Illustrating that it isn't enough for the worker's duties to be a part of the purported employer's regular business, the Court of Appeals affirmed a denial of benefits to an exercise rider injured when a horse he was going to exercise pulled back, sat, and rolled onto her side and onto the rider's leg.  It was undisputed that the rider's work was a regular part of the purported employer's business and that the "employer" provided most of the instrumentalities and tools for the work.  Acknowledging further that an earlier case, Ratliff v. Redmon, 396 S.W.2d 320 (Ky. 1965) had cited Larson's Workers' Compensation Law, § 60.02, which favored the "relative nature of the work" test, the court indicated that the control exerted by the purported employer was minimal and the rider was engaged in, and licensed for, a distinct occupation or business and displayed "significant professional skills."

FREE VERSION: Access the case on lexisONE free case law. Click on tab for Free Case Law. Click on the radio button for Search by Citation. Enter this citation: 2011 Ky. App. LEXIS 249. Then click on the red button Search for Free. Note: If you haven't registered for free at lexisONE, you will be prompted to do so in order to access the free case law.

FULLY FEATURED VERSION: Lexis.com subscribers can read the fully featured case here. See generally Larson's Workers' Compensation Law, § 60.02.

MO: Deer Hunting Excursion Was Substantial Deviation From Business-Related Trip; No Compensation Awarded for Injuries

A Missouri appellate court recently affirmed a denial of benefits to an employee seriously injured in a vehicle accident while he was on a deer hunting excursion that he had arranged in connection with a sales call on behalf of the employer, finding that there had been too substantial a deviation and that the excursion did not substantially benefit the employer.  The case illustrates that while compensation can be awarded for a "dual purpose" trip, if the deviation is wholly severable, no compensation is usually awarded.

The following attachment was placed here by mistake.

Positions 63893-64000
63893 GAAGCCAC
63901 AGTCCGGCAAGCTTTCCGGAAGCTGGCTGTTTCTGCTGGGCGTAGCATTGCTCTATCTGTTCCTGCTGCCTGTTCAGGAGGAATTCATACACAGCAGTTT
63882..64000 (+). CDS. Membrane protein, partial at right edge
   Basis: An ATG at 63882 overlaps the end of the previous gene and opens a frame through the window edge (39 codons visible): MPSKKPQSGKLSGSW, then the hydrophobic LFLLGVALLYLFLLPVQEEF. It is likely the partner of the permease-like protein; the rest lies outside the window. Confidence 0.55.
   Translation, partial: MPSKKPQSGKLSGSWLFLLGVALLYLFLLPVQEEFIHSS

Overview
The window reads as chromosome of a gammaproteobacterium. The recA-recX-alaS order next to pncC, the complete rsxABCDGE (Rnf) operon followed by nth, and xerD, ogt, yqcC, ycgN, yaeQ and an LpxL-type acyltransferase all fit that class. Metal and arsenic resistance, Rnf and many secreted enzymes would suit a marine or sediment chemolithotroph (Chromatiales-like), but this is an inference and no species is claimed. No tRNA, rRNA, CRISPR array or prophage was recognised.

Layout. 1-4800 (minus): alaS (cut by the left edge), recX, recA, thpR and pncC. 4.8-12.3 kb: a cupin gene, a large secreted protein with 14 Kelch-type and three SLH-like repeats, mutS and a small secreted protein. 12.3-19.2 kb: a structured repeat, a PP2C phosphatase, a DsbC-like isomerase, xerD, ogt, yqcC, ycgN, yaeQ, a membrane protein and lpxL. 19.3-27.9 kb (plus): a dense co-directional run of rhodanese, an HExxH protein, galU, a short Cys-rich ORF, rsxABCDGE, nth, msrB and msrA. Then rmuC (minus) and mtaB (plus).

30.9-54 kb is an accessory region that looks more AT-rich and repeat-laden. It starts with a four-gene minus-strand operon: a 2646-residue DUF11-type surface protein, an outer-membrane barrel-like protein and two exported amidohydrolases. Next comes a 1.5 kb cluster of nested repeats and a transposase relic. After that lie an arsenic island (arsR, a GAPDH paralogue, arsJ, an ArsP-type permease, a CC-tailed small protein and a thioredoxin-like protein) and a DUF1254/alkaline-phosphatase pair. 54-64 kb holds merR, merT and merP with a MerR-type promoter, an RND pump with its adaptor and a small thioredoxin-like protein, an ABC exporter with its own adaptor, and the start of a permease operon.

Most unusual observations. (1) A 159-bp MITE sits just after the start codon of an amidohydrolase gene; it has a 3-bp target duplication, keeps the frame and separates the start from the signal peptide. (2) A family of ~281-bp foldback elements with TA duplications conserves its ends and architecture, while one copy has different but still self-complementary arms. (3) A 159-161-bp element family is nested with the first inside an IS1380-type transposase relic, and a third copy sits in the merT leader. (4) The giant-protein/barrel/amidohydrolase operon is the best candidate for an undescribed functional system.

FREE VERSION: Access the case on lexisONE free case law. Click on tab for Free Case Law. Click on the radio button for Search by Citation. Enter this citation: 2011 Mo. App. LEXIS 1672. Then click on the red button Search for Free. Note: If you haven't registered for free at lexisONE, you will be prompted to do so in order to access the free case law.

FULLY FEATURED VERSION: Lexis.com subscribers can read the fully featured case here. See generally Larson's Workers' Compensation Law, § 17.03.

NC: Worker's Methadone-Related Death Found Compensable

Finding that substantial evidence supported the Industrial Commission's finding that there was a causal relationship between an injured worker's five-year use of methadone, via a valid prescription, and his death, a North Carolina appellate court recently affirmed an award of death benefits to the worker's widow.  The court agreed that the widow had submitted sufficient evidence that the death was contributed to by a build-up of methadone in the worker's system and that the worker took the methadone "in substantial compliance" with his prescription.  The employer's contention that he had died solely due to non-work related liver disease was untenable, indicated the court.

FREE VERSION: Access the case on lexisONE free case law. Click on tab for Free Case Law. Click on the radio button for Search by Citation. Enter this citation: 2011 N.C. App. LEXIS 2593. Then click on the red button Search for Free. Note: If you haven't registered for free at lexisONE, you will be prompted to do so in order to access the free case law.

FULLY FEATURED VERSION: Lexis.com subscribers can read the fully featured case here. See generally Larson's Workers' Compensation Law, § 38.06.

Source: Larson's Workers' Compensation Law, the nation's leading authority on workers' compensation law